Today's Features

  • Recently, a pair of lion statues was donated by a local citizen to the Elizabethtown Lions Club. The lions were refurbished and painted by Austin Yates, Yates Body Shop, and placed in their new home by Lion Jim Deneen.

  • Elizabethtown High School freshman Clayton Roederer has big dreams that are created from his own imagination.

    He plans on not only developing his own comic book based on characters he has developed but also hopes to produce a television show from puppets he has designed.

    Roederer began showing a talent for drawing at a young age.

  • Hardin County AM Rotary Club members Bob Wade, President Daniel Tabb, Dave Larkin, Dave Martin and Jack Morrison partner with Memorial United Methodist Church to be a part of “Hope for Haiti,” whose goal is to provide clean, safe water for those people in the world who desperately need it. The celebration barbecue dinner and auction is from 4:30 to 7 p.m. Aug. 18, at Memorial United Methodist Church. Tickets are $10.  Everyone is invited to attend this dinner and silent auction, the proceeds of which are used to purchase new water systems for Haiti.

  • Members of the Stitchers Quilt Guild are getting ready for the annual Heartland of Kentucky Quilt Show on Sept. 20 and 21.

    Members are working on completing quilts for the show, which means lots of quilts are being shown during the show and tell portion of the monthly meetings.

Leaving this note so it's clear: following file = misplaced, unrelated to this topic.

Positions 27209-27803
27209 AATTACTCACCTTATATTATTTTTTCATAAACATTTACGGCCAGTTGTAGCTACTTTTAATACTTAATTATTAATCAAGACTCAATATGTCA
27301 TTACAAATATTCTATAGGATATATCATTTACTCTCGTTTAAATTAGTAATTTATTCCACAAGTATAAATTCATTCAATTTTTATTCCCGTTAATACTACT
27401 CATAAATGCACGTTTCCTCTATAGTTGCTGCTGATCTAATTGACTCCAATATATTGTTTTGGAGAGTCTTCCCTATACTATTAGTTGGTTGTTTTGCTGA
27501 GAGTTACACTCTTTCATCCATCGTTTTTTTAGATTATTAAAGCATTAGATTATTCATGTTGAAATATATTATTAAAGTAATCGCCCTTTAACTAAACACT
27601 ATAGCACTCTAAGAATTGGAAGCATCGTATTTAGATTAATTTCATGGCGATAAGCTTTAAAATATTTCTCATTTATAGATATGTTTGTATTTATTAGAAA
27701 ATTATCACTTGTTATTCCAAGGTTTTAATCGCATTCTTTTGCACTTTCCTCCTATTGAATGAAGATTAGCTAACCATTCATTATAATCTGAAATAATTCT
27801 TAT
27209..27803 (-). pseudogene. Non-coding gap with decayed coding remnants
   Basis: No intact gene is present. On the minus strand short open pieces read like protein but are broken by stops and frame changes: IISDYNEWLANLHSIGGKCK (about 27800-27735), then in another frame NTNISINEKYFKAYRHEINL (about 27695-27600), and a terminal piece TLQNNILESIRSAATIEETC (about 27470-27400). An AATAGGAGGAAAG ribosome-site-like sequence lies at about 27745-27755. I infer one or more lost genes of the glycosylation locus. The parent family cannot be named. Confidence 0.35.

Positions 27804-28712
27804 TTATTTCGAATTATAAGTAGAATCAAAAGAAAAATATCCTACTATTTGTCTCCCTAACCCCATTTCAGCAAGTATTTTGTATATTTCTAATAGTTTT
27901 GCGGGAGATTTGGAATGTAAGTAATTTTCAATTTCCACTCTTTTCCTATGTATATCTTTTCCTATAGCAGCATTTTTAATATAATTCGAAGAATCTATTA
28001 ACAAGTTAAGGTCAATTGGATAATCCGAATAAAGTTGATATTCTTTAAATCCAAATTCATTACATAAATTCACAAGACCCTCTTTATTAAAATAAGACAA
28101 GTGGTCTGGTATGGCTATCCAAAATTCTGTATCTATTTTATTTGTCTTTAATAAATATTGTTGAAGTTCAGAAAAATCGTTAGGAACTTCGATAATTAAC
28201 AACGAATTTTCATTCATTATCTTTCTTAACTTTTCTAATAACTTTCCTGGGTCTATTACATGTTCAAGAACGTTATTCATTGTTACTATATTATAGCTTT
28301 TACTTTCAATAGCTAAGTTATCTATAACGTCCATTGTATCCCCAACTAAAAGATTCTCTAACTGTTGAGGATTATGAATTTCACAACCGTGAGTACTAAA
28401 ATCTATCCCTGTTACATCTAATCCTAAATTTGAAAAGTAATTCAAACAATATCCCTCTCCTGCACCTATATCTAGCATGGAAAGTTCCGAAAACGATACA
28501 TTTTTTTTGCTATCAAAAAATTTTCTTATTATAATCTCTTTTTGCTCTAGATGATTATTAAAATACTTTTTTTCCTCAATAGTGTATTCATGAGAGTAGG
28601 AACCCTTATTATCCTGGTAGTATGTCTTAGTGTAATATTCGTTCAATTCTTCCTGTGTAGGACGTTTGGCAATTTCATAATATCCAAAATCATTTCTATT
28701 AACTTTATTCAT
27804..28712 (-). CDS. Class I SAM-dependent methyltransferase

The quilts will be on display during the show. For information on the show contact Patty Pruitt at 270-307-2226.



    Rolling Thunder Inc. Kentucky Chapter Four held its first 5K Fun Run/Walk Aug.3 at Freeman Lake Park in Elizabethtown. The event was organized by Angela Goodman and Heather Hardin. Runners were provided free snacks. Pic Pac donated bananas, AAA provided water and Rolling Thunder providedice cream.

  • The Radcliff Woman’s Club, together with the Alzheimer’s Association, hosted a Christmas in July event July 27 at Colvin Community Center. The event consisted of three major activities. Attendees could visit more than 25 vendors to purchase items for their Christmas giving, including jewelry, scarves, wreaths, scented candles, hair bows and other items.  


    I don’t know what has happened to manners in today’s society. Some people are so rude. I know we all have busy lives and sometimes unpleasant things happen to all of us. But you know what I called that? Life.

  • Camp Corral is a weeklong camp for children of military families, ages 8 through 15, with precedence given to dependents of disabled or fallen service members. It is a time for youth with similar backgrounds to come together in a safe environment, forge friendships, experience the great-outdoors and to just plain have fun. The camp is funded entirely by Golden Corral Corporation.

  • The Hardin County Senior Republican Women’s Club represented Hardin County well at Kentucky’s political event, Fancy Farm. In addition to meeting fellow republicans from across the commonwealth, members also enjoyed a traditional barbecue dinner, fellowship and stump speeches from every candidate.

  • Terri Prater recently was guest speaker at a Radcliff Rotary Club meeting.

    Prater a fellow Rotarian, member of the East Louisville Sunrise Rotary Club and past president of the Jeffersontown Rotary.

    She spoke about the “Shoes for Souls” project, which seeks to provide shoes for millions of children and adults in the United States and around the world. Lack of footwear has serious health and social consequences.